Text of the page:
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egrogan 02-14-2013 04:31 PM

Post-delivery complications with TB Rachel Alexandra
 
Anyone following along with the developing story of post-delivery complications for TB racemare Rachel Alexandra?

Rachel Alexandra has surgery for foaling complications | Daily Racing Form

Breeders, what is the real deal on this type of complication? Everyone is being so cautious publicly, it is clear this is pretty grave.

CCH 02-14-2013 04:43 PM

I've seen the web links on Facebook and read them. It kind of sounds like fancy talk for colic surgery. Bruising is not something you surgically remove. Now she could have ruptured the area from straining or a hoof and that would require repair. Or she could have possibly had some hemorrhaging that required them to remove the damaged tissue. 140lbs a big foal any number of things can go wrong when foaling. I'm glad they got her to a vet in time. It is nice that they are keeping her fans updated even if it is a little vague.

rookie 02-14-2013 05:45 PM

my guess is colic, or rupture/repair. Its more likely colic as the rupture and perforation would require much more work. Bruised intestine sounds like code for necrotic (dead) tissue. Which is a serious condition and would require the removal of that section. The horses with that surgery do okay. Post foaling colic is not terribly uncommon. They often go to surgery because the value of the mare is basically doubled when it has a foal on the ground. Not in the value of the foal but in the value of the mare to be able to take care of that foal. Nursing an orphan is no fun and finding a suitable nurse mare is tricky and expensive.

Maple 02-14-2013 05:49 PM

146 Attachment(s)
Quote:

Originally Posted by rookie (Post 1894516)
my guess is colic, or rupture/repair. Its more likely colic as the rupture and perforation would require much more work. Bruised intestine sounds like code for necrotic (dead) tissue. Which is a serious condition and would require the removal of that section. The horses with that surgery do okay. Post foaling colic is not terribly uncommon. They often go to surgery because the value of the mare is basically doubled when it has a foal on the ground. Not in the value of the foal but in the value of the mare to be able to take care of that foal. Nursing an orphan is no fun and finding a suitable nurse mare is tricky and expensive.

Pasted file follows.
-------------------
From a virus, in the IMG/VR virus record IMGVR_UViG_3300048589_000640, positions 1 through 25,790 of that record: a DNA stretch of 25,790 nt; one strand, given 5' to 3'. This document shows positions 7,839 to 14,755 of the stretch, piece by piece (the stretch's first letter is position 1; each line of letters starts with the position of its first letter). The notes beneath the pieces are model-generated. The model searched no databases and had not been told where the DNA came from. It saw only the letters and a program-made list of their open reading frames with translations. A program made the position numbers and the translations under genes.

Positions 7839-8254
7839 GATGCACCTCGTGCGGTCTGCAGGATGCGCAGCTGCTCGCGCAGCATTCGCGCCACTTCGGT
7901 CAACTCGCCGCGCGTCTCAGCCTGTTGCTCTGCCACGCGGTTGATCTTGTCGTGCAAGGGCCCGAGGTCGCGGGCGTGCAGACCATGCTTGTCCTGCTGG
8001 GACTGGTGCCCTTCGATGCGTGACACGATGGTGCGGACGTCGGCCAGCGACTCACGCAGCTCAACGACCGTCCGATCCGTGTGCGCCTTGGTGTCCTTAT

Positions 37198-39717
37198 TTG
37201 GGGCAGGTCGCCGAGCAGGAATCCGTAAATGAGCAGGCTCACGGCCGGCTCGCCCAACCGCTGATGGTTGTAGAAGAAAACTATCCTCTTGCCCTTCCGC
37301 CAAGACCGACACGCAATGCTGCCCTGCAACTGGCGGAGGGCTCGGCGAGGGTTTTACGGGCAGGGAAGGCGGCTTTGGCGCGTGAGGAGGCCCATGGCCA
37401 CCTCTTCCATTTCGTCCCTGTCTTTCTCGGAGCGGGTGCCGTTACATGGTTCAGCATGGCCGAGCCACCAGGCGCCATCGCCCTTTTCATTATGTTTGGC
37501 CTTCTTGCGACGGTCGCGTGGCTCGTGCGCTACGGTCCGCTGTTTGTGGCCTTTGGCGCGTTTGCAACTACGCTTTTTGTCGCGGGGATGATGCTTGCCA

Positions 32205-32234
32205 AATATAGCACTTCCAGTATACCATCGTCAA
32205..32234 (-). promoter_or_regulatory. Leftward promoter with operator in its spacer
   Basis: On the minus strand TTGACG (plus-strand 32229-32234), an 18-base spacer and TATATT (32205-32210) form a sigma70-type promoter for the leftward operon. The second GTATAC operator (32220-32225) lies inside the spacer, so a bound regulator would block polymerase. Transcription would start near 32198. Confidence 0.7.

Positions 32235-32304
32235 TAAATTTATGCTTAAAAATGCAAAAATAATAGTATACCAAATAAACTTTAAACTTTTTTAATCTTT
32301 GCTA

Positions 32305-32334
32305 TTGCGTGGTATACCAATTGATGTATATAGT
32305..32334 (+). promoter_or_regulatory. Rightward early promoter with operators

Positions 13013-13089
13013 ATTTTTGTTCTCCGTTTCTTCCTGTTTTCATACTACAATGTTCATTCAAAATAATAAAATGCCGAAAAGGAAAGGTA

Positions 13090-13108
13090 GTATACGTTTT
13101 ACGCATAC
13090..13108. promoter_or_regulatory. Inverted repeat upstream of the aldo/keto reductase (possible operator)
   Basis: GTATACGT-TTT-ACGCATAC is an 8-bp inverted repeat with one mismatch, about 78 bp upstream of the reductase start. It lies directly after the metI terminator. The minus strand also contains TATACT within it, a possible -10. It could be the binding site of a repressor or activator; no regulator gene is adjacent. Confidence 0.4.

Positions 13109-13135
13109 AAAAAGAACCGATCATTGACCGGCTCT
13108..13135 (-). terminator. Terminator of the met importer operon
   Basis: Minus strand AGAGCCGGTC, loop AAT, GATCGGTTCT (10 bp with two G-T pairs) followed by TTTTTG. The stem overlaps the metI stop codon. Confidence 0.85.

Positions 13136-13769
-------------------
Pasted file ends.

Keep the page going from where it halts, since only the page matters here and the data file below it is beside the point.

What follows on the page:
Any money says that there is a nursemare already well in place. I know over here there are some places that's sole business is to supply nurse mares to large breeding operations if something should happen to the dam.

I'm hoping for a full, speedy recovery. Only the other day I was admiring all the photos of the foal on facebook - amazing how quickly things can change.

rookie 02-14-2013 05:53 PM

You may be right Ireland, I only know of one farm who ended up using a nurse mare and it was from a farm that specifically bred mares to be used as nurse mares. That said thoroughbreds at this level are a whole other ball of wax. Better to have it and not need it then need it and not have it. I am also not sure where the jockey association in the USA stands on embryo transfer horses. Does anyone on the forum?

Left Hand Percherons 02-14-2013 06:21 PM

Another example how the Jockey Club needs to get with the 20th Century and allow embryo transplants (and AI) on their mares. What's the harm in having a genetically less valuable mare carry her foal? If she's had complications with both deliveries, this one should be her last.

I also question the attending vets who could allow the foal to reach 140#. That's larger than a draft foal.

All these TB farms employ nurse mares. They are often better qualified to raise the foals than their dams.

egrogan 02-14-2013 06:37 PM

Quote:

Originally Posted by Maple (Post 1894525)
Any money says that there is a nursemare already well in place.

Yes, all the articles have said the foal is very healthy and went on a nursemare last night.

rookie 02-14-2013 06:49 PM

Left Hand Percherons, its really difficult to deliver a live foal prematurely. The saying is that the foal decides the foaling date. If you go in and try to do a C-section on a mare thats not actively foaling then you are just killing the foal. Which is really different from dogs and cats where you can sort of play with due dates and still get a live baby. Induction of labor is the same thing, if the baby is not "ready" then its not going to live. The mare can decide the hour but the baby decides the date.

Celeste 02-14-2013 07:48 PM

Embryo transfer would surely be a better plan. It is crazy to risk a mare like this.

egrogan 02-14-2013 07:51 PM

Not looking good: Rachel Alexandra's condition "very serious" following surgery | Daily Racing Form or http://link.brightcove.com/services/...=2165778455001

Would be sad for the racing world to lose a mare like this.

ETA: Of course, it's heartbreaking to lose any of them. One thing's for sure, I don't have the stomach for putting a mare in foal. I just couldn't deal with the "what ifs"- if a multi-million dollar mare with the best care in the world can go through this, it just makes you think about what a crapshoot it is.


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